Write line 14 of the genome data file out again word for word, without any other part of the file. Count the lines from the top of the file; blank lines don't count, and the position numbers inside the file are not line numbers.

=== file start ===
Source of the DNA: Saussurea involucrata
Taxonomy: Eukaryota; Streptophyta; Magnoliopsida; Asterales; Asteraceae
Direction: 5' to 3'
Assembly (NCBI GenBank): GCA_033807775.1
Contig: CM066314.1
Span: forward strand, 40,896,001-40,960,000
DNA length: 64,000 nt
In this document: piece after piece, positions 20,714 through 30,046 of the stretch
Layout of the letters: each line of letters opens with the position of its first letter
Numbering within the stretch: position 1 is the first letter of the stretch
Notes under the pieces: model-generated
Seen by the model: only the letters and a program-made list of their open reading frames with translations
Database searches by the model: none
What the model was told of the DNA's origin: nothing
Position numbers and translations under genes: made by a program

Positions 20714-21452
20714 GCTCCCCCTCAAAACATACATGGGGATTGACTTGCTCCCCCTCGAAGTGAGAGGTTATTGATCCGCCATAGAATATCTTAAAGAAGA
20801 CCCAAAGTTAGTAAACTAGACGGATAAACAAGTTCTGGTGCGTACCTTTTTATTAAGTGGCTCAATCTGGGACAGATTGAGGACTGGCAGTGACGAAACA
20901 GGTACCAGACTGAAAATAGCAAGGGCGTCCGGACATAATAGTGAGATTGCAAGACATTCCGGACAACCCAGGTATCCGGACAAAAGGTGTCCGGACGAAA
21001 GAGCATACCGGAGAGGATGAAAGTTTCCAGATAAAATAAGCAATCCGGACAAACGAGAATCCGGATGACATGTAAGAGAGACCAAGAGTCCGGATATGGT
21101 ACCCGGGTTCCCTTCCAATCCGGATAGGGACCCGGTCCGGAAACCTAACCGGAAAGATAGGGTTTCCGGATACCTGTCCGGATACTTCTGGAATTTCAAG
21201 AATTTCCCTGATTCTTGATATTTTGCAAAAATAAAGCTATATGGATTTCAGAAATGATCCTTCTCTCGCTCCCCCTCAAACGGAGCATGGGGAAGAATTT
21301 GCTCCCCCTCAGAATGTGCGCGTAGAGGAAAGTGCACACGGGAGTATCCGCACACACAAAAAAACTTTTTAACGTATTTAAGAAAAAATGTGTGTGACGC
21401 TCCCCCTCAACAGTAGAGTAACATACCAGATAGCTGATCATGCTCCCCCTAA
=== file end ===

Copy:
What the model was told of the DNA's origin: nothing